To again address you with a few more lines in answer to your letter or rather to Elizabeth* dated May 1th 65 I am happy to hear that you are ale (all) in good health and Enjoying the comforts of this sinful World it is one of the greatest that a man can enjoy in this World is good Health. I am glad to inform you that I am wele when I write this note. I have had very good health since I entered the army. I felt a little while we was moving from Eastport to this place I had the direah very bad and a little disorderd in my stomach but now I am quite well again there is a number of us that is sick in our regiment this southern climate uses a great many men up. A great many men leaves home never to see it again. O this war this cruel war it have raveaged the Country left many orphans and Widows but I think we living to see the end of it. The south is completely used up and they acknowledge they are whipt and if any man would be astonished that they could have carried on the war so long. They have very little or no provisions our government have to feed them or they would starve. Their ceities and towns where we have passed through is tore to pieces and most of the people gone. I suppose they was Rebels a great many of them been in the rebel army besides a number of them wile have got to their long home we are at the present time in a very pretty part of the country. We are close to the Mobile and Ohio railroad. We are not doing anything at the present time with the exception of standing camp guard. The Boys here is not very honest. When they get a chance they take chickens or turkeys or hogs and anything they can carry of(f) and they do not let the women alone. If they are not willing they force the thing and the citizens complain to headquarters and they put on a guard so if we want to get outside of the lines we have to get a pass. We are wele enough of (f) if one could be content but I cannot. I want to be home the war is ended and we are doing no good now in the field. Robert Wilkinson likes it much worse than I do. He hates it. We Enlisted to ride Cavalry but our regiment is ale (all) dismounted so that we nev er have had the privilige of rideing a govement horse. I suppose never wile(will). Now our regiment is ale scattered along the Mobile and Ohio railroad. We are at Okolona Mississippi we have not had any letters from home lately but when we got the last letters from them the folks was ale wele . I had a letter from Home stateing that our sister Elizabeth is dead. She died November the 12th by a miscariage. Mother feels very bad about her death. I felt very sorry when I read the letter she was ale the sisters that was left** to look after Mother and she would be a sort of a comfort to her besides helpin her when she was not able she have left one little Boy behind and he has been very sick he have got wele again John and Adam (and) Watson is (I) suppose is ale living with Mother Adam and Watson was both working in rookhope Watson is working at a brandon wales below boltburn. Adam is working at a painter by trade he is at that kind of work they write that mother is wearing down fast she thinks that the Journey to this Country wile be more than she wile be able to stand. They write they would come a year ago last spring but this cruel war scared them. They thought it would not be safe to come. I wrote that the war would not have any effect on them nor meddle with them in shape or form but I suppose the News concerning the war in England was dreadful. I told them they would do much better in the united states than they can do in England. There is more money to be made (here) by only working half their time and they wile breathe the free fresh air and not be buried in powder smoke and damps. I wrote for them to come if they could come though I wrote that if Mother was not able to stand the journey it would not be right to move her from home that it be better for one of them to stay at Home and take care of her so long as she lives. She cannot live long by course of years. She is getting pretty old yet I should like very wele to see her again in the flesh. Though we are a long ways parted in body yet I suppose we are often present in mind. No doubt but she wile (will) of have us in mind and wile wish to see us again. John writes the letters and he is excellent writer. I remember the time when Mother said she would never live to get any good of them two boys*** but people do not know what they may live to see. Ale (all) looks very dule and poor at allenheads. Allendale men is scattered all over the country. There is a great many of thenm in derwent. You must give my love to John and wife and the little girl**** . If John is got home***** tele (tell) him to write to me and let me know how you are ale getting along. If I knowd that John was not come home I would Write to him immediately. I have wrote a letter to John's wife a day or two ahead of this but I am sorry to say that I forgot to put a stamp on it and I thought it might not go and I thought I would write on to you I calculated to write you ale a letter at any rate in a few days. You must write home to Mother and tele them how you are moveing along in the state of New York the(y) complain of not receiveing any letters from you. Write and let them know where and what state you live in. we have plenty of the black race round this part of the country we have one cooking for our mess. He cooks for 20 men they feel glad to get inside of the union lines. We have good many of them in the regiment. Now dear friend I (am) about drawing this letter to close with giving my love and affections to you ale hopeing this may find (you) in perfect health. Robert sends his kind love to you ale desiring you to write soon when you receive this Note. Direct it to Jacob Peart Okolona first Provisional Company 7th Illinois Cavalry Mississippi. We May be gone from this place before this reaches you. You had better direct them to Galena post office Box 766. You can send your likenesses to Galena and then they will send theirs. If I go home soon I shall send ale of our likenesses so no more at Present from your Ever loveing Brother Jacob Peart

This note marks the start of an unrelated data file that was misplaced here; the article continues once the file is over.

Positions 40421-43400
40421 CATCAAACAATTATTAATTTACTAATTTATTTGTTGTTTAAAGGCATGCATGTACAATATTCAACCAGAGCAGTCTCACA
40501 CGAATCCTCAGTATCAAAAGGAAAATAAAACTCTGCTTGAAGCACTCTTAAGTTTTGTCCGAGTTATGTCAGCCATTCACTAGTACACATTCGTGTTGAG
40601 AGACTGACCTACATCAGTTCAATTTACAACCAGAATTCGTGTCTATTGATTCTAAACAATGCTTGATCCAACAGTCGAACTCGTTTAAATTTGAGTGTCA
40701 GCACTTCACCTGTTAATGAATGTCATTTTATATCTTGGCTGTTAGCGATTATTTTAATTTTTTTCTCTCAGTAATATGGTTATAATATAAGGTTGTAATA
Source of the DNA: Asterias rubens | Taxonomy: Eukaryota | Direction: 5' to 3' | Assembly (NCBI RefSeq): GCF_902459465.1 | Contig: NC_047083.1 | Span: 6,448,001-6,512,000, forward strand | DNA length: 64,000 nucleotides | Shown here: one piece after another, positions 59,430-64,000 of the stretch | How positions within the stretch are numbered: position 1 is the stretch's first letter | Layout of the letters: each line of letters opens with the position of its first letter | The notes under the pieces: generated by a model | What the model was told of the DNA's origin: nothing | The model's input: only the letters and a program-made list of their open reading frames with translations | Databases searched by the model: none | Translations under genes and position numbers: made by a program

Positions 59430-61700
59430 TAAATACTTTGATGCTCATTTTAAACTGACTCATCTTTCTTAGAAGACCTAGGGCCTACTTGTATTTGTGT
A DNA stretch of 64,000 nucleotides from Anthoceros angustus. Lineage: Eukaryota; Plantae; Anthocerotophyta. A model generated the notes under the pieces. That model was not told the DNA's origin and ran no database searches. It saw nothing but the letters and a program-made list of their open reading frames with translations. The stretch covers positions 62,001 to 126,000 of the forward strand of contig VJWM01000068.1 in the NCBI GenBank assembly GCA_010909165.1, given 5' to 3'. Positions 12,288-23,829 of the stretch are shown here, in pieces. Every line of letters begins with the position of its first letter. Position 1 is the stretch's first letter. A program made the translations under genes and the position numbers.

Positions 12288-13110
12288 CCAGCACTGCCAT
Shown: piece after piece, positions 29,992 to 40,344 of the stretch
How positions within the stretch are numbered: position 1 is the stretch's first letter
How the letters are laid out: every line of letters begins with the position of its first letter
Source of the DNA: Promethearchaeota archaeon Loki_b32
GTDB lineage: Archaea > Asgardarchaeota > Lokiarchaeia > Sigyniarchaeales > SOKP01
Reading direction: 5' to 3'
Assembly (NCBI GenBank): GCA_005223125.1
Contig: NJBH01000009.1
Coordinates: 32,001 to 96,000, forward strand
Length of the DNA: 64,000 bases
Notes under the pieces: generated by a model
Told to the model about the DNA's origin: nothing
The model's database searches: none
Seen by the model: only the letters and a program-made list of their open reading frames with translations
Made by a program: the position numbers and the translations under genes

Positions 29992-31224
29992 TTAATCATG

Write soon

*Elizabeth is John's wife.
**Exactly when their sister Mary died is not known. It might have been after the fever she had in 1858. The letter telling of the fever stated that she was recovering, but the writers tended to be optimistic in their letters.
***Her son Adam born about 1843 and Mary's son John born in 1848
****John's daughter
*****John is also in the Union Army.